Expanded version of two reviews, in
Geschichte in Wissenschaft und Unterricht
(1978): 650–654; and in
Rechtshistorisches Journal
7 (1988): 93–95.

Chapter Ten

Rechtshistorisches Journal
2 (1983): 211–222.

Chapter Eleven

Essay in
Festschrift für H. Coing
(Munich, 1982), vol. 1, 383–407.

Chapter Twelve

Kritische Justiz
26 (1993): 393–396;
Frankfurter Allgemeine Zeitung
, December 21, 1993.

Historical Introduction

The Judicial System and the Courts in the Weimar Republic

The revolution of 1918 and the Constitution of 1919 (the so-called Weimar Constitution) transformed Germany from a monarchy into a republic. Germany became a democratic state with a strong presidency (modeled after the American presidency) and a chancellor at the head of a bicameral parliament (the Reichstag as the popularly elected lower house and the Reichsrat as the upper house representing the interests of the
, the states). The former
(Bavaria, Württemberg, Baden, Saxony, and especially Prussia) continued to exist, and together with the Reich they formed a federal state.

The structure of the legal system that had evolved between 1871 and 1918 was essentially retained. In Germany, as in France and Italy (and in contrast to the Anglo-American legal tradition), law codes have historically played a dominant role in the legal system. After the revolution of 1919, these law codes remained in force: the Civil Code of 1900, the Penal Code of 1871, and the Laws of Procedure. The function of the courts was merely to “apply” the rules laid down in the codes. The German legal system has significantly less judge-made or common law than the Anglo-American legal system.

The structure of the courts comprised three levels. The highest appellate court was the Reichsgericht (for civil matters and criminal cases, and after 1927 also for litigation involving labor law). At the middle level were the Oberlandesgerichte in the federal states. The lower courts for civil and criminal cases were the Amtsgerichte and Landgerichte, the local and regional courts. Specialized courts also existed for specific areas of the law, for example tax law (Reichsfinanzhof) and social law (Reichsversicherungsamt, Reichsversorgungsgericht). Beginning in the late nineteenth century, Verwaltungsgerichte (Administrative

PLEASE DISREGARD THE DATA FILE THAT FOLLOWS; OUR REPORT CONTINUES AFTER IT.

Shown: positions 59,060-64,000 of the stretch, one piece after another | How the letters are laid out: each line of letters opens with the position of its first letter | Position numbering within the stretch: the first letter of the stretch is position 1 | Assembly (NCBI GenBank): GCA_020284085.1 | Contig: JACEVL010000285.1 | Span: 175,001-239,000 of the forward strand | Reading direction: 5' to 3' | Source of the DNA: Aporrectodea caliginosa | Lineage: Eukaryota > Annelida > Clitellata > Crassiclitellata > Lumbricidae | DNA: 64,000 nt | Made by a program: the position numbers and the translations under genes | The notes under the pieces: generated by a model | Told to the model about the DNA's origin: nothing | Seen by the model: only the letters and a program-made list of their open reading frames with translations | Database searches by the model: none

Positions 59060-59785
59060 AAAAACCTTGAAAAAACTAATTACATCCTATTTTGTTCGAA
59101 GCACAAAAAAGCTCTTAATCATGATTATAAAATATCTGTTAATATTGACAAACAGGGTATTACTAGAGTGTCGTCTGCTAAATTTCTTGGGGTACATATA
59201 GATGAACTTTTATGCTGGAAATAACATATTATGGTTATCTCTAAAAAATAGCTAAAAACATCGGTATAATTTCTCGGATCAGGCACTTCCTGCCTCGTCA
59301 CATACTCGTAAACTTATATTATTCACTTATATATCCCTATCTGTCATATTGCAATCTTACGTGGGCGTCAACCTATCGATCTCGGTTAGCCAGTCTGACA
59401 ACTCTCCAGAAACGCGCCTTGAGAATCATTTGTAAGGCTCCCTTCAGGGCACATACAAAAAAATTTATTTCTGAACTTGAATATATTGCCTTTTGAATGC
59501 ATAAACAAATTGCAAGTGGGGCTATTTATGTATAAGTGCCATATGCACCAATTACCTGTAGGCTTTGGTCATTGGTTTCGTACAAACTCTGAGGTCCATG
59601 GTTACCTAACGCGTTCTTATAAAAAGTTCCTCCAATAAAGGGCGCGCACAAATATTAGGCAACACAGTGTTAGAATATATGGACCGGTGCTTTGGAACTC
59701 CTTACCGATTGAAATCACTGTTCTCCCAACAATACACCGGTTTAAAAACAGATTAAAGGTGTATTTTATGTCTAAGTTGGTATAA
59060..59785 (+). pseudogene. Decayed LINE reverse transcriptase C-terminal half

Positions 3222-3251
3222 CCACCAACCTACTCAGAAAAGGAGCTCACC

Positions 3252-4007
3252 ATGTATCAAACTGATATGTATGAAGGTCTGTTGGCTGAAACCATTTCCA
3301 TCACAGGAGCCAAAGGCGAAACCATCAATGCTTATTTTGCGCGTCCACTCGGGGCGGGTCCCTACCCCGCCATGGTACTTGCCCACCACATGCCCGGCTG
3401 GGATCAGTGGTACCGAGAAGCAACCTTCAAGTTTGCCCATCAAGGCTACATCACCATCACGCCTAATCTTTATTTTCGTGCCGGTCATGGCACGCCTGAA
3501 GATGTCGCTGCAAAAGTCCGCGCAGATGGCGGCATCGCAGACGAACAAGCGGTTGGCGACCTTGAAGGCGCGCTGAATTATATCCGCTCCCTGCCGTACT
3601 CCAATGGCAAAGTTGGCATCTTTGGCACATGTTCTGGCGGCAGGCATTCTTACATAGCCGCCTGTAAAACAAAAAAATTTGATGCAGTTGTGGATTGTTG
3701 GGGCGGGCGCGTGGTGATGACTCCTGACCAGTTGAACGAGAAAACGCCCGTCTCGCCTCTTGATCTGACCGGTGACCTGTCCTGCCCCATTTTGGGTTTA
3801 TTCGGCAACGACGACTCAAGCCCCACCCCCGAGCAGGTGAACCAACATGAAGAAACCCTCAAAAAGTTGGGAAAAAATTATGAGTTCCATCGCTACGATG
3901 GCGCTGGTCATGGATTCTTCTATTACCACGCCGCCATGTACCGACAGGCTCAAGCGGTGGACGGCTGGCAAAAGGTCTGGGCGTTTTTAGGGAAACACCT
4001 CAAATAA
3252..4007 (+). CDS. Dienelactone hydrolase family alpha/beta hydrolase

Courts) were set up to handle disputes between citizens and the state. Their function was to examine the lawfulness of administrative acts by the government with regard to its citizens. The most important of these courts was the Preußische Oberverwaltungsgericht in Berlin. At that time there was no supreme administrative court at the federal level. There was also no administrative court with comprehensive jurisdiction comparable to the U.S. Supreme Court or the modern-day German Bundesverfassungsgericht (Federal Constitutional Court). The powers of the Staatsgerichtshof, created after 1919, were limited.

Most of the judges who staffed the courts during the Weimar Republic had come to office before 1914. They were politically conservative and assumed a stance of “reserved loyalty” toward the republic. In political trials they were accused of rendering “class justice,” and there was a good deal of truth to the charge.

The Nazi Era

The Nazi regime initially took over traditional law, the courts, and the judges en bloc. But already during the first months of 1933 there were dramatic and ominous signs that the regime was abandoning the traditional